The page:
One of the mysteries I’d presented was to further investigate if my husband has biological connections to¬†Meriwether Lewis of Lewis & Clark. ¬†One of Kalonji’s 2nd great-grandmothers was named Margaret Meriwether and it is through her that this connection may lie. Margaret was from Clarksville, Montgomery County, Tennessee.

At the end of January, as I looked at Kalonji’s gedmatch matches, I saw a close result from another Meriwether and it turned out, this new DNA match also had family from Clarskville! Since then, we’ve been comparing family trees, doing research, and though we have not yet found the exact relationship¬†between the two, we know we are close ūüôā ¬†With only approximately 4 generations back to their most common ancestor, we remain hopeful we can find the connection.

Kalonji’s Meriwether DNA match

Then, in sharing on Facebook that I was searching through an index of newspaper obituaries one day last month at the Tennessee State Library & Archives, I learned that one of my Facebook friends not only also had family from Clarksville, but he was a cousin of Kalonji’s DNA match. Exciting!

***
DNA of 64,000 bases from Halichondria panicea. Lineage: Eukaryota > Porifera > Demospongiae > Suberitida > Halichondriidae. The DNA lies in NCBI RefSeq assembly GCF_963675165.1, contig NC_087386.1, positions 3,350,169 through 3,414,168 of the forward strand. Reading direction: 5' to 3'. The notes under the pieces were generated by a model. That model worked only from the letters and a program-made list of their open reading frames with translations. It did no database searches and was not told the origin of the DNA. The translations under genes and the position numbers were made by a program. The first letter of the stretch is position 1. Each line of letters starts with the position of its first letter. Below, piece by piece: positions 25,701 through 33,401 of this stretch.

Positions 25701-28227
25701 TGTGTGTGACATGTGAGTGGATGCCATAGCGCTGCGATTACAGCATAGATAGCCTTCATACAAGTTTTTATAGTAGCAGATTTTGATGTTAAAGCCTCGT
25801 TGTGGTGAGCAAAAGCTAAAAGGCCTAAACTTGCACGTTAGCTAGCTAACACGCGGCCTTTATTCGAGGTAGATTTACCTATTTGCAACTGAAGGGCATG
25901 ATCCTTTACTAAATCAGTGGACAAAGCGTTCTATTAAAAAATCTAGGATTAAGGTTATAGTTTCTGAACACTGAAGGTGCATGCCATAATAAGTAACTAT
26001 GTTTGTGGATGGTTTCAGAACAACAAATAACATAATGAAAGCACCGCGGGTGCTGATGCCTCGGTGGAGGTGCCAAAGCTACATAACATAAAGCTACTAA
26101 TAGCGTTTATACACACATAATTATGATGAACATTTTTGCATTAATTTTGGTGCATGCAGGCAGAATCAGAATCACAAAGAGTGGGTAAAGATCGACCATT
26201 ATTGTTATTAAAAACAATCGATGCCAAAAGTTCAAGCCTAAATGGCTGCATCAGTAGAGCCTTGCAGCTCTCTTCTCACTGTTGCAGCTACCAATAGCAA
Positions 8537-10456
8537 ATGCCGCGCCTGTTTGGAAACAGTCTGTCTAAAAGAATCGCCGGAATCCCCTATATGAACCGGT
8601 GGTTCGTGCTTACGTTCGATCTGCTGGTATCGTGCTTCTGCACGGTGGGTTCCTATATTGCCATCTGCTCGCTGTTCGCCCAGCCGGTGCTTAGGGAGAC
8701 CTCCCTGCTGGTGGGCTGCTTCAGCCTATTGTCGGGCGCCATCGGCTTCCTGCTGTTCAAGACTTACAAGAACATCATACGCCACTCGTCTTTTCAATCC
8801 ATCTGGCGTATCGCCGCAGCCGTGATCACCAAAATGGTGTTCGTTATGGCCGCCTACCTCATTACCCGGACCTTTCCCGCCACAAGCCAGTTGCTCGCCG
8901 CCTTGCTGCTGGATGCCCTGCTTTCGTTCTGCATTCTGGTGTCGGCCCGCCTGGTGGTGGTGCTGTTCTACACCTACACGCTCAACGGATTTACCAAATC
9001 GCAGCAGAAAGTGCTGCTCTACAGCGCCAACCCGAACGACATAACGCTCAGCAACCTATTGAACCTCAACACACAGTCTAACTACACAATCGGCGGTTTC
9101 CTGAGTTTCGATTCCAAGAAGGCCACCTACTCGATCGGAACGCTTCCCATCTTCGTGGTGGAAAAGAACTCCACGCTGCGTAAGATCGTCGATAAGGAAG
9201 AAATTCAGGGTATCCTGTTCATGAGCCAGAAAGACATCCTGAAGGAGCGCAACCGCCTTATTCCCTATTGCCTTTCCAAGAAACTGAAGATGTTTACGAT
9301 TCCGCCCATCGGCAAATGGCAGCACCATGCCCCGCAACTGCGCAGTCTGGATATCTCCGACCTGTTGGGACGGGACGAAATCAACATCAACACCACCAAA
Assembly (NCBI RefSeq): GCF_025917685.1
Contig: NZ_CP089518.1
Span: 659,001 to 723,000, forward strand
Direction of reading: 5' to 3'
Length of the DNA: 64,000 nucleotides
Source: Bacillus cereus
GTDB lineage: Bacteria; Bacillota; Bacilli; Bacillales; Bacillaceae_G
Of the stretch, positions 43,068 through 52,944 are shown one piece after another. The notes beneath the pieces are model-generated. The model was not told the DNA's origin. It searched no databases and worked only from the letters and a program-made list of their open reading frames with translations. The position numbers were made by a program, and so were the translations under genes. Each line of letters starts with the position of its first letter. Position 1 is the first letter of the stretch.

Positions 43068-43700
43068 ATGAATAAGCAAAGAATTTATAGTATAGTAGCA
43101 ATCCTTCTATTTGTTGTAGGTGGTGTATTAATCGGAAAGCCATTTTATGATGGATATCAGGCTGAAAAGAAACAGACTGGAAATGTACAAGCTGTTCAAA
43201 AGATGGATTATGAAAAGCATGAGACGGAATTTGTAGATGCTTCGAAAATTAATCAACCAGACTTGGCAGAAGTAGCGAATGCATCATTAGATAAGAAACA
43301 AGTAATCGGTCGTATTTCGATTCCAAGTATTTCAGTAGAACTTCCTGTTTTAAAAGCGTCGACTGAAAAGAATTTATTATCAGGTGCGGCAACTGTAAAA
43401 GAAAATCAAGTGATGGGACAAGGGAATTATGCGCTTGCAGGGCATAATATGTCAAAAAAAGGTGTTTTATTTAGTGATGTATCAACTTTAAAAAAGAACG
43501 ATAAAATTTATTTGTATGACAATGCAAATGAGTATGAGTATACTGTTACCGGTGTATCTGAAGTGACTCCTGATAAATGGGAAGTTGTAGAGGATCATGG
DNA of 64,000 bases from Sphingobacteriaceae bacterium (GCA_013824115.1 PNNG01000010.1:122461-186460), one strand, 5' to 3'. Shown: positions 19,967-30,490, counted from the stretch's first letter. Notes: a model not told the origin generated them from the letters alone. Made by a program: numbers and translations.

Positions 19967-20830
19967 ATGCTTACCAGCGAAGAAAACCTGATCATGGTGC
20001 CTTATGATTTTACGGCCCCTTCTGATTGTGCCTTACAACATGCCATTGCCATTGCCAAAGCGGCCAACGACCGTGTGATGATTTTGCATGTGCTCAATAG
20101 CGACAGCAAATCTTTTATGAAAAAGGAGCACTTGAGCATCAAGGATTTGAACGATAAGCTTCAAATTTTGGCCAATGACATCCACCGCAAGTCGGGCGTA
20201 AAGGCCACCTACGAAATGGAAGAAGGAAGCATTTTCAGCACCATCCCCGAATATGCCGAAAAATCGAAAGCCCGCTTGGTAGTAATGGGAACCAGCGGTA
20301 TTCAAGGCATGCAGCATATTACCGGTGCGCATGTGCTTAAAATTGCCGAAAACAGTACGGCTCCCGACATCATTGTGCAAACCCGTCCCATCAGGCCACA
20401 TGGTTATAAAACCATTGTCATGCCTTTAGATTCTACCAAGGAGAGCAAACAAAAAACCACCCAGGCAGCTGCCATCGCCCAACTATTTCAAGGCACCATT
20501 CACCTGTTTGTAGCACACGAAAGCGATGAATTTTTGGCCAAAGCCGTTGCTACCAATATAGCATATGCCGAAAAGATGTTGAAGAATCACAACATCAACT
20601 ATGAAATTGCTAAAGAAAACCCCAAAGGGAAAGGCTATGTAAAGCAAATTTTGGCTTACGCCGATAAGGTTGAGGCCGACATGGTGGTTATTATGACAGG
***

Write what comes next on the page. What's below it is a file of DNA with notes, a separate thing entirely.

set of obituary indexes for the Clarksville, TN area – at the Tennessee State Library & Archives

Given this recent research, how cool then it was to find in the Tennessean this morning an article about a Meriwether Cemetery that is now owned by Google – in which, the reporter mentions both Kalonji’s DNA match and my Facebook friend! The story describes the cemetery, those interred there, and gives information about the background of Meriwether’s in Clarksville. In the article, there is mention of a white slave owner who had children with two of his slaves – one a Hillman, and the other a Meriwether. ¬†Well, the Meriwether slave of mention is Kalonji’s 2nd great-grandmother- Margaret. ¬†Margaret had children of this slaveowner – Buck Harris, but then she also had kids with another man, Dick Wisdom. ¬†It is through one of Margaret & Dick’s children¬†from whom Kalonji is descended. My discovery of Margaret’s Meriwether family came as a result of the 1940 census release.

Kaloniji’s Meriwether Family Descendancy Tree (what I have documented so far)